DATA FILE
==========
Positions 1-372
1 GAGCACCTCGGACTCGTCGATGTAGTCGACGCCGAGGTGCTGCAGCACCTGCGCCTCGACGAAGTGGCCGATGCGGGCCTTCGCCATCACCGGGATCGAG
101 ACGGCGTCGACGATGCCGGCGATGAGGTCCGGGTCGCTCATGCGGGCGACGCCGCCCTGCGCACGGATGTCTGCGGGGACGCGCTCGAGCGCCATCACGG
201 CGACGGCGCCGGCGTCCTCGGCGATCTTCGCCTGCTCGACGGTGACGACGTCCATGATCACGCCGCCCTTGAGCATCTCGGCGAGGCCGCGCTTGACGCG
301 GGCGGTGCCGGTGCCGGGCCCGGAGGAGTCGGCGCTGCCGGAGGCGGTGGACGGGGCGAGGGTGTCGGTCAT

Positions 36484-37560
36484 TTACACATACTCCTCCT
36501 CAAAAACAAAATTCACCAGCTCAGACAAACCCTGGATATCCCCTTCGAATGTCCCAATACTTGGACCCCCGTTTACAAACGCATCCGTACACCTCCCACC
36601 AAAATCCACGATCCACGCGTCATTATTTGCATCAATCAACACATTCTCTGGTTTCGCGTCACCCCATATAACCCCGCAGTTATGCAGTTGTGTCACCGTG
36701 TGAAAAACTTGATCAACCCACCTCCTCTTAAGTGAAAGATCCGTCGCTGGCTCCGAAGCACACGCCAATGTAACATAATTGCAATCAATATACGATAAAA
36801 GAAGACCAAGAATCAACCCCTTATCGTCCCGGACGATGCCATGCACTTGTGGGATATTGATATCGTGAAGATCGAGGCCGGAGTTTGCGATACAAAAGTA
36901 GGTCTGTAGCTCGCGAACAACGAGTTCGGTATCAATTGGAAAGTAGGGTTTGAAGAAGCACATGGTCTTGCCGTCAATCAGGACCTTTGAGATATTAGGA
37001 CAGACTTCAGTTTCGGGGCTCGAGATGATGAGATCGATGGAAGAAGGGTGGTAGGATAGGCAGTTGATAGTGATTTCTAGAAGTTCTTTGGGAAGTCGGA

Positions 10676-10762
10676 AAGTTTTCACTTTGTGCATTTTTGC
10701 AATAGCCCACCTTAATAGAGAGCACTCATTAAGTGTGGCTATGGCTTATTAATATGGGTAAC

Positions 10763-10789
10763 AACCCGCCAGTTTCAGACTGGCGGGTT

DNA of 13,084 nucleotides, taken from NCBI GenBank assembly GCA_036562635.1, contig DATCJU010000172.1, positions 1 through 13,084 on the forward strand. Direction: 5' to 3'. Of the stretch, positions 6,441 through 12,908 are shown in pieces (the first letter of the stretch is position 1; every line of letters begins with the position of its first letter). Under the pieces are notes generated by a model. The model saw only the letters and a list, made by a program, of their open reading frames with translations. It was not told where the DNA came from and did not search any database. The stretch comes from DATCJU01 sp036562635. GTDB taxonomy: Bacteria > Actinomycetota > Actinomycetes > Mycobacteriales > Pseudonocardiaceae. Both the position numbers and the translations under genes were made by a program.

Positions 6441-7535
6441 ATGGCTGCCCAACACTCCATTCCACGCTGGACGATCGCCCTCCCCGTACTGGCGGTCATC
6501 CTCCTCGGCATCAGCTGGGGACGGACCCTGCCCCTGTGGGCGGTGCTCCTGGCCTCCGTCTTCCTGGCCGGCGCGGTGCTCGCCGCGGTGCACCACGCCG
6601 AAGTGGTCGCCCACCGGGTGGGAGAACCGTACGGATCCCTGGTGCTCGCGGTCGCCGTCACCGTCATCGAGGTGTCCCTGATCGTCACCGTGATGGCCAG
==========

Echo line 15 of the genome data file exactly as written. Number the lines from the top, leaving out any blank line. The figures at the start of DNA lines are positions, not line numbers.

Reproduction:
10676 AAGTTTTCACTTTGTGCATTTTTGC